Virtual reality has experienced a surge in momentum in recent months, including increased availability and selection of display technology, graphics hardware, and software support, making the imminent leap to mainstream retail seem closer than ever before.
Brands such as Sony, HTC, Microsoft, Samsung, Oculus VR, Google, and a slew of others have announced or released a VR display device, while Nvidia and AMD will fight for supremacy to drive the best framerates and details for enthusiasts with the recently released TITAN X and an unannounced Radeon R9 flagship graphics card.
With display technology and graphics horsepower driving the fledgling VR market, Next Galaxy humbly seeks to truly crack the mainstream barrier and add a fourth dimension to the VR experience by introducing the CEEKARS 4D Headphones, finally filling an audiovisual gap in immersion technology.
Unlike traditional headphones that are designed for predefined scenarios using 2D perspective or fixed directional transfer of sound, CEEKARS uses physics-based audio rendering that assesses the physical attributes of the VR environment and overlays appropriate geometric data and haptic feedback to create a fully immersive and dynamic soundscape in real time, allowing you to experience media in a completely new way.
Next Galaxy said that you can actually feel the rumble of a passing train and hear the exact origination of a sound while moving around in a virtual world, watching your favorite movie, or listening to a live concert. CEEKARS 4D Headphones do not require special developer support, relieving content creators of having to resort to new techniques or sound manipulation to take advantage of the patented technology.
CEEKARS 4D Headphones are poised to please enthusiasts and average users alike by offering two models -- the Pioneer (for PCs) and the Innovator (for Bluetooth-enabled mobile devices). The specifications of each model are identical, except for connectivity and the number of physical balance channels (Pioneer has two, while the Innovator only has one).
When asked if this would cause a differentiated experience, Mary Spio, CEO of Next Galaxy, explained to Tom's Hardware that the mobile version will provide the similar experience as the PC version, as the mobile chip will split the sound. "Ultimately, we want CEEKARS to compensate for the limitations of audio in mobile devices," she said.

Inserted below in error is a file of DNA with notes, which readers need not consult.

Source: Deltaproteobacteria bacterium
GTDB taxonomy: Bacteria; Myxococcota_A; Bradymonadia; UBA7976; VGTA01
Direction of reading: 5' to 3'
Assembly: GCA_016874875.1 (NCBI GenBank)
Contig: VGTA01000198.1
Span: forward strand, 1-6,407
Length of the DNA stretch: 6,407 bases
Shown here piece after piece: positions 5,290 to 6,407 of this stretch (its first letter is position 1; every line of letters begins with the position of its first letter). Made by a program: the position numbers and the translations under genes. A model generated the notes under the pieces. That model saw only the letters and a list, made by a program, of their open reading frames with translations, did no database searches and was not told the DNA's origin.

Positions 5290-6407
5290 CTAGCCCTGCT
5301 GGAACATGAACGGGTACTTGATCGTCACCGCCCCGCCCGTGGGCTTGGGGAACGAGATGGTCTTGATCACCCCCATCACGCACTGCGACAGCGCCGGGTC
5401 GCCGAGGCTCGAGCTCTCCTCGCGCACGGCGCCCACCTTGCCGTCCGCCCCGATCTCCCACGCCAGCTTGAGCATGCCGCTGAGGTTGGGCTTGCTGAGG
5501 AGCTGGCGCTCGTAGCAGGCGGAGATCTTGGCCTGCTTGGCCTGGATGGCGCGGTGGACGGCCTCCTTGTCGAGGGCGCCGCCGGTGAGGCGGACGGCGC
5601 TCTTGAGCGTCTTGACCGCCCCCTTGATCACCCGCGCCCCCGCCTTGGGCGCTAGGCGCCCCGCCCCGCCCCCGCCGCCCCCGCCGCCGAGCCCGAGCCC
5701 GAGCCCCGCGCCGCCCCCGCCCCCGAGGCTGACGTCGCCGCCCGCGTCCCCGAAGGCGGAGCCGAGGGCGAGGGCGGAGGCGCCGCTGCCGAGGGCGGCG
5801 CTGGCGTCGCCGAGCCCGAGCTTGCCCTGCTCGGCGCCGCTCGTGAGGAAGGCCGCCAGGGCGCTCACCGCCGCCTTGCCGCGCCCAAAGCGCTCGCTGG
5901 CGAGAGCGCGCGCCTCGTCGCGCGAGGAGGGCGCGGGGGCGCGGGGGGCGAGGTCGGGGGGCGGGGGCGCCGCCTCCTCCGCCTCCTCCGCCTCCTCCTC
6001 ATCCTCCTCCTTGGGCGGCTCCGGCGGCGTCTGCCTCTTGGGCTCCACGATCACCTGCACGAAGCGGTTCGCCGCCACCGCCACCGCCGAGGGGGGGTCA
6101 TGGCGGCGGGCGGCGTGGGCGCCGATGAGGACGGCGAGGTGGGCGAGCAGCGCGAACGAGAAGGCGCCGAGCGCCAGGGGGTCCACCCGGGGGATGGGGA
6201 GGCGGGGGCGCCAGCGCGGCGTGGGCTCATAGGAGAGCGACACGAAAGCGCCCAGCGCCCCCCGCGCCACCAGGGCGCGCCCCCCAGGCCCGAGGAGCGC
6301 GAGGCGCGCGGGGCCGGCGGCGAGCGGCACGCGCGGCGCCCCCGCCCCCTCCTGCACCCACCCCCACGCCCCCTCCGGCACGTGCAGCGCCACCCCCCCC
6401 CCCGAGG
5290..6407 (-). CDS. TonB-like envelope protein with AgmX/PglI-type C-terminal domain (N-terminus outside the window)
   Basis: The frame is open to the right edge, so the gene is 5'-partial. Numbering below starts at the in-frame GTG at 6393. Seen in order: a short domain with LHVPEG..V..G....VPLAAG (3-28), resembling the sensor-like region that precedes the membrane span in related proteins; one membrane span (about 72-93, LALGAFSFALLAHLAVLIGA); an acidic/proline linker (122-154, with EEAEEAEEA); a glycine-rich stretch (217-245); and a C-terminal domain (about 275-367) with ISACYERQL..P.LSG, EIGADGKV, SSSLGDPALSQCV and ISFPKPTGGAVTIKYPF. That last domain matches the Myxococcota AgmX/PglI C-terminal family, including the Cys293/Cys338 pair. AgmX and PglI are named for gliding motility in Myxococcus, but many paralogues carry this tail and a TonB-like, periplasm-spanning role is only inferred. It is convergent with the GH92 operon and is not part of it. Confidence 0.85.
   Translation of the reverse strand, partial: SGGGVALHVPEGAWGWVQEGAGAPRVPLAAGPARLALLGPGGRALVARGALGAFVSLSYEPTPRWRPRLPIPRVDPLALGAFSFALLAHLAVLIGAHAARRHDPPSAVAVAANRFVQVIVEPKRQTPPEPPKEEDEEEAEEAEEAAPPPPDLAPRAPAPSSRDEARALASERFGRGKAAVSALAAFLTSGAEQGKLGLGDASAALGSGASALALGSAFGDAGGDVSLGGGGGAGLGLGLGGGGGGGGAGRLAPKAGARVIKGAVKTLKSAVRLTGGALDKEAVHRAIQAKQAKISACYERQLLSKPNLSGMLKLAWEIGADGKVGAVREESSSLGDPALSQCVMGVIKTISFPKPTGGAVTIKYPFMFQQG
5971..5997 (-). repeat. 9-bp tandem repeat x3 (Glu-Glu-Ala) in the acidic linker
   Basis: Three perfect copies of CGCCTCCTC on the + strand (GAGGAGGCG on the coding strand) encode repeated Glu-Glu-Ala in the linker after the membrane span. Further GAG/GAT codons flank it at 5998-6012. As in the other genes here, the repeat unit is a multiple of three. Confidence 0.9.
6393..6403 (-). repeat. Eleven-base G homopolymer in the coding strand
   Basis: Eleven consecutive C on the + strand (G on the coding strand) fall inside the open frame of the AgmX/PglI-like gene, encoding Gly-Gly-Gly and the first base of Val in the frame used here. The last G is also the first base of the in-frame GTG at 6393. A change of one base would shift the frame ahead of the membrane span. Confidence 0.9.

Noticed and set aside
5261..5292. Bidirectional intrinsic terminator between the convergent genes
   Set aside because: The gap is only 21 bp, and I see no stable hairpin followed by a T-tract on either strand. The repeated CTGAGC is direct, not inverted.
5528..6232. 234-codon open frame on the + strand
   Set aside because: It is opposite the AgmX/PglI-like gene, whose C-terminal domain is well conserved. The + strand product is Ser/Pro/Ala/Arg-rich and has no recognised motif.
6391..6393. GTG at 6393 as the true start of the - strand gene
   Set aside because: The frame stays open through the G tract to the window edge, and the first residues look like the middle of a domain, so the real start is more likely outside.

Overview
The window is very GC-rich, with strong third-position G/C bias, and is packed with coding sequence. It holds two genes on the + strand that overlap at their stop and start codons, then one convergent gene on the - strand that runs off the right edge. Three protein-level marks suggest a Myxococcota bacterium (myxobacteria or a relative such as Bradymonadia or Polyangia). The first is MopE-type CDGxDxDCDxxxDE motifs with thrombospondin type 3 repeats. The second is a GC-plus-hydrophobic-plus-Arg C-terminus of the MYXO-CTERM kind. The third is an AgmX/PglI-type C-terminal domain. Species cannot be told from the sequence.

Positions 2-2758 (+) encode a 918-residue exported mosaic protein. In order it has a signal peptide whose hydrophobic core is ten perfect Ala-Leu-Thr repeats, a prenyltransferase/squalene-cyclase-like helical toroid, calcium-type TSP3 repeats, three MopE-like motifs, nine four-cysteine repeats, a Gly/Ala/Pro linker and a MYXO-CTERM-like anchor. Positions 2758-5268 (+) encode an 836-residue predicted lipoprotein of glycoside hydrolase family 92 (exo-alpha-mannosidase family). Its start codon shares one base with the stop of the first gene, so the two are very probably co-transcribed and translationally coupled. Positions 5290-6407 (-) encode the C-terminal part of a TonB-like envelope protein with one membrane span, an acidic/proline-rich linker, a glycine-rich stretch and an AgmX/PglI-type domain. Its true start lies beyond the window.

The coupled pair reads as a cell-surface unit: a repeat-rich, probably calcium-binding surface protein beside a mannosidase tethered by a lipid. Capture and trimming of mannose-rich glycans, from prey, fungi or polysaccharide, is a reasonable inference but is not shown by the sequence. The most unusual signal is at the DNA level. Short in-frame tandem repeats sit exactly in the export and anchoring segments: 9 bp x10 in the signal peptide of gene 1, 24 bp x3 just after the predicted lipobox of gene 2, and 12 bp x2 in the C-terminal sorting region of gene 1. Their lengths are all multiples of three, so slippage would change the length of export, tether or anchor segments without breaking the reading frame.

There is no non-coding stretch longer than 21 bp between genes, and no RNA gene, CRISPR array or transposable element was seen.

Both models include an intuitive hand-held VR control pad that can be used as a simple navigation tool or as a gaming controller, freeing you from your touchscreen, keyboard, or mouse and further immersing your senses. The VR controller doesn't aim to replace existing controllers, but rather provide a tool for devices lacking them. "[It] was initially a navigational tool," said Spio. "We've added Android gaming capability because a lot of people were asking for a bit more to do with it. I can't promise you can be effective with 'Call of Duty', but for stuff like 'Temple Run' and other light gaming needs, it should be fine."
Don't have pricey VR display goggles and a supercomputer to drive them? CEEKARS 4D Headphones come with Google Cardboard-inspired VR goggles to turn your mobile device into your personal 4D IMAX Theater, concert hall or sports arena.
With mobile VR solutions both cheap (literally made of cardboard) and surprisingly effective, Next Galaxy has developed a product designed not only to improve the VR experience for high-end VR consumers, but also bring true immersion technology to the mainstream mobile market.
"Mobile is a core priority for us right now," said Spio in an earlier interview with Tom's Hardware last November. "We know Oculus is much further along in terms of the consumer play, so we plan on staying in lock step with what they're doing, but I believe mobile is going to be what takes VR to the mainstream audiences. Everyone's got a mobile phone."
CEEKARS 4D Headphones are available for preorder now at indiegogo.com with a price tag of $149 for the wired PC version and $199 for the wireless Bluetooth version. Act fast, and you get the mobile Bluetooth edition at an Early Bird price of $150. Next Galaxy plans to have full retail versions ready to go for November.